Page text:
Tusla, the Child and Family Agency, is the statutory body with responsibility for child protection in Ireland. If I, or my officials, become aware of a situation in which a child is at risk, that risk is communicated to Tusla as a matter of urgency.
If a child appears to be at risk of harm or neglect, concerns should be reported to Tusla. Anyone can report a concern about a child to Tusla, and information on how to do so is available on the Tusla website. If a child is at immediate risk or in danger, the Gardaí should be alerted without delay.
Tusla act immediately on notification of an immediate risk to a child. Children who are in a situation of immediate risk may initially be dealt with by An Garda Síochána or by Tusla, but in the main both agencies work together in such cases. Tusla, when alerted to a child at immediate risk, for instance a young child left alone at home or abandoned, will contact AGS if the child needs to be removed from that situation.
Gardaí have specific powers under Section 12 of the Child Care Act to remove a child from a situation of danger, and under Section 13 of to deliver that child into the custody of Tusla. Tusla will at that point carry out an assessment to determine the child's needs. This may in some cases include applying for an Emergency Care Order. In all cases, a plan will be put in place to ensure that the child is safe from harm.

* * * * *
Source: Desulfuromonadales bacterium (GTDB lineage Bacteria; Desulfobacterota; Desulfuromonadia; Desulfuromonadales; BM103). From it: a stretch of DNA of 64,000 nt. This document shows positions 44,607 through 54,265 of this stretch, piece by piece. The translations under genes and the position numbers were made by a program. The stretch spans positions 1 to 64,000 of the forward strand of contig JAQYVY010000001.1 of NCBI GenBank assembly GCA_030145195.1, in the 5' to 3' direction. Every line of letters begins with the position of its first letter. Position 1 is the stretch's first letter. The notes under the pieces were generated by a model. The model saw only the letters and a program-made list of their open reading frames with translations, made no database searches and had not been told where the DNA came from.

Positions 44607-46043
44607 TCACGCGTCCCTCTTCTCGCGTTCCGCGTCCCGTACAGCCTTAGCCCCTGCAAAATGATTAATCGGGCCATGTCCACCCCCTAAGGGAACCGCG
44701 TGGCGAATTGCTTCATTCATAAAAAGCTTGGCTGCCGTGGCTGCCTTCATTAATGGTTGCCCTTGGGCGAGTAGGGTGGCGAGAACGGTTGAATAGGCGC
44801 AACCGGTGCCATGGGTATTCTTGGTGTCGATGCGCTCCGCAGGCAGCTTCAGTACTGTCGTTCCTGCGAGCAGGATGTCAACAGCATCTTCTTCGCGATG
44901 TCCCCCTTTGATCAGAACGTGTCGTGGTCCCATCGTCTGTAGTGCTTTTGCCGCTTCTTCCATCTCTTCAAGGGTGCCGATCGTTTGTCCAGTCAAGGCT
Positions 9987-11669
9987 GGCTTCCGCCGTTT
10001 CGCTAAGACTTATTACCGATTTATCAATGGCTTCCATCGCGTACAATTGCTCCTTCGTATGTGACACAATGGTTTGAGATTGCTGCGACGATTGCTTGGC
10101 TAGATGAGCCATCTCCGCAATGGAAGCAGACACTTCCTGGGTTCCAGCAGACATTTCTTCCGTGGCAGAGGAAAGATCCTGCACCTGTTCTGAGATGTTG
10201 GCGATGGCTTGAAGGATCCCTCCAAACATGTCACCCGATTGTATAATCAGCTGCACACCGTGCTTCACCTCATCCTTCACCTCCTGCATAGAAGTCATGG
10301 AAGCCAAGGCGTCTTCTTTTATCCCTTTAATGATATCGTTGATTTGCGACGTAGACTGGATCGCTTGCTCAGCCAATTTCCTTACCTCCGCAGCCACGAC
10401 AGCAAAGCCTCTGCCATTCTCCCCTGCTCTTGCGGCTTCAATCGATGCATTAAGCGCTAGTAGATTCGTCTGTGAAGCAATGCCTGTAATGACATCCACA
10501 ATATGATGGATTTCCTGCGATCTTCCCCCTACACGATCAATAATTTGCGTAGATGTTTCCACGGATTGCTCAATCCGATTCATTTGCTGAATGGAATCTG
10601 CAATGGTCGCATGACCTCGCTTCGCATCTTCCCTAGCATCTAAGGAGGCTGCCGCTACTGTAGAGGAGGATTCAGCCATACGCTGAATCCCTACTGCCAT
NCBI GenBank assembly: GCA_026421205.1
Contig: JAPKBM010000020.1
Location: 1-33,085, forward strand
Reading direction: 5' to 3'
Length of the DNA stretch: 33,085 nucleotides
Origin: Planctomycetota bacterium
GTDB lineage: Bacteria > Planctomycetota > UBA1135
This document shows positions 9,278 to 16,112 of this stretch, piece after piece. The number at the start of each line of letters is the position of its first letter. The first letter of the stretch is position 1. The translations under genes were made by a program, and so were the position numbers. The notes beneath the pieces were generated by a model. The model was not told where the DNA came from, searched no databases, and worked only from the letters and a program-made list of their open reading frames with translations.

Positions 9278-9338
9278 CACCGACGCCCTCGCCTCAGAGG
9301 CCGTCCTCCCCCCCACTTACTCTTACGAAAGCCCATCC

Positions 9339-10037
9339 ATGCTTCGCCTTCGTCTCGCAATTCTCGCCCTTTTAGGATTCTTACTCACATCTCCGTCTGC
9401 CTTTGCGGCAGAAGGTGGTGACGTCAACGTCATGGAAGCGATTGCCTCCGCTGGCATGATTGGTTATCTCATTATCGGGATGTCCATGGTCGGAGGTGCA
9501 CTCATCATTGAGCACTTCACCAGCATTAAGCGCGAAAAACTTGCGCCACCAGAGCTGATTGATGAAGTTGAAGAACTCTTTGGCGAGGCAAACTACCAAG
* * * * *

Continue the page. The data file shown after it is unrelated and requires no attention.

Tusla are implementing a child protection methodology, Signs of Safety, which has at its core the involvement of the child in any assessment and decision making process.
In 2015, the Children First Act placed key elements of the Children First National Guidance on a statutory basis. The Act provides for a number of key child protection required measures including mandated reporting of child protection concerns to the Child and Family Agency by designated persons, compliance with best practice in child protection as set out in the Children First Guidance, and development of an organisation-specific Child Safeguarding Statement. Organisations providing service to children are obliged to identify areas of risk to children in their services and to set out mitigating factors. The Safeguarding Statement is to be made available publicly.